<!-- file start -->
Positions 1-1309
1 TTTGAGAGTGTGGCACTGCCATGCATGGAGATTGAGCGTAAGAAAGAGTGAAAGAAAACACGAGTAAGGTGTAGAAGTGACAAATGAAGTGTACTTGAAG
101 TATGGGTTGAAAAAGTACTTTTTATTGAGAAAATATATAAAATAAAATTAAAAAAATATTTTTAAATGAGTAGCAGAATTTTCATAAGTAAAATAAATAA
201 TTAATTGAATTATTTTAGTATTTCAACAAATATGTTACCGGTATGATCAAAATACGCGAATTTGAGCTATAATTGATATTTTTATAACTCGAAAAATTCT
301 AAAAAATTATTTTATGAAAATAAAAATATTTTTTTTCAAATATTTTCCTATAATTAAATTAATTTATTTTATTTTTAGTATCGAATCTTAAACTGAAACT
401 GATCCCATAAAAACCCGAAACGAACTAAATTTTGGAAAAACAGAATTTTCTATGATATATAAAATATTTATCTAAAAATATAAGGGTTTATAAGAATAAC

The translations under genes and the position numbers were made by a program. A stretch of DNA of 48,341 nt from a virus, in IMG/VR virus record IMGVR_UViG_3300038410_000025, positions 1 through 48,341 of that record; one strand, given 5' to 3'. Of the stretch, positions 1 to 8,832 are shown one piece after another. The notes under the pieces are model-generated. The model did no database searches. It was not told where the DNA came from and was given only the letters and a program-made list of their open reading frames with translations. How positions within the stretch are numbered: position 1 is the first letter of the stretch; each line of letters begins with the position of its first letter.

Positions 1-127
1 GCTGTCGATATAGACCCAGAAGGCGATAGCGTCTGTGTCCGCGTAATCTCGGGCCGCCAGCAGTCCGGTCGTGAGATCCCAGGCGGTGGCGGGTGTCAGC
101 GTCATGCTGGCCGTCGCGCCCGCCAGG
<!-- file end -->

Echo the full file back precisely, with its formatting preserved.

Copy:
Positions 1-1309
1 TTTGAGAGTGTGGCACTGCCATGCATGGAGATTGAGCGTAAGAAAGAGTGAAAGAAAACACGAGTAAGGTGTAGAAGTGACAAATGAAGTGTACTTGAAG
101 TATGGGTTGAAAAAGTACTTTTTATTGAGAAAATATATAAAATAAAATTAAAAAAATATTTTTAAATGAGTAGCAGAATTTTCATAAGTAAAATAAATAA
201 TTAATTGAATTATTTTAGTATTTCAACAAATATGTTACCGGTATGATCAAAATACGCGAATTTGAGCTATAATTGATATTTTTATAACTCGAAAAATTCT
301 AAAAAATTATTTTATGAAAATAAAAATATTTTTTTTCAAATATTTTCCTATAATTAAATTAATTTATTTTATTTTTAGTATCGAATCTTAAACTGAAACT
401 GATCCCATAAAAACCCGAAACGAACTAAATTTTGGAAAAACAGAATTTTCTATGATATATAAAATATTTATCTAAAAATATAAGGGTTTATAAGAATAAC

The translations under genes and the position numbers were made by a program. A stretch of DNA of 48,341 nt from a virus, in IMG/VR virus record IMGVR_UViG_3300038410_000025, positions 1 through 48,341 of that record; one strand, given 5' to 3'. Of the stretch, positions 1 to 8,832 are shown one piece after another. The notes under the pieces are model-generated. The model did no database searches. It was not told where the DNA came from and was given only the letters and a program-made list of their open reading frames with translations. How positions within the stretch are numbered: position 1 is the first letter of the stretch; each line of letters begins with the position of its first letter.

Positions 1-127
1 GCTGTCGATATAGACCCAGAAGGCGATAGCGTCTGTGTCCGCGTAATCTCGGGCCGCCAGCAGTCCGGTCGTGAGATCCCAGGCGGTGGCGGGTGTCAGC
101 GTCATGCTGGCCGTCGCGCCCGCCAGG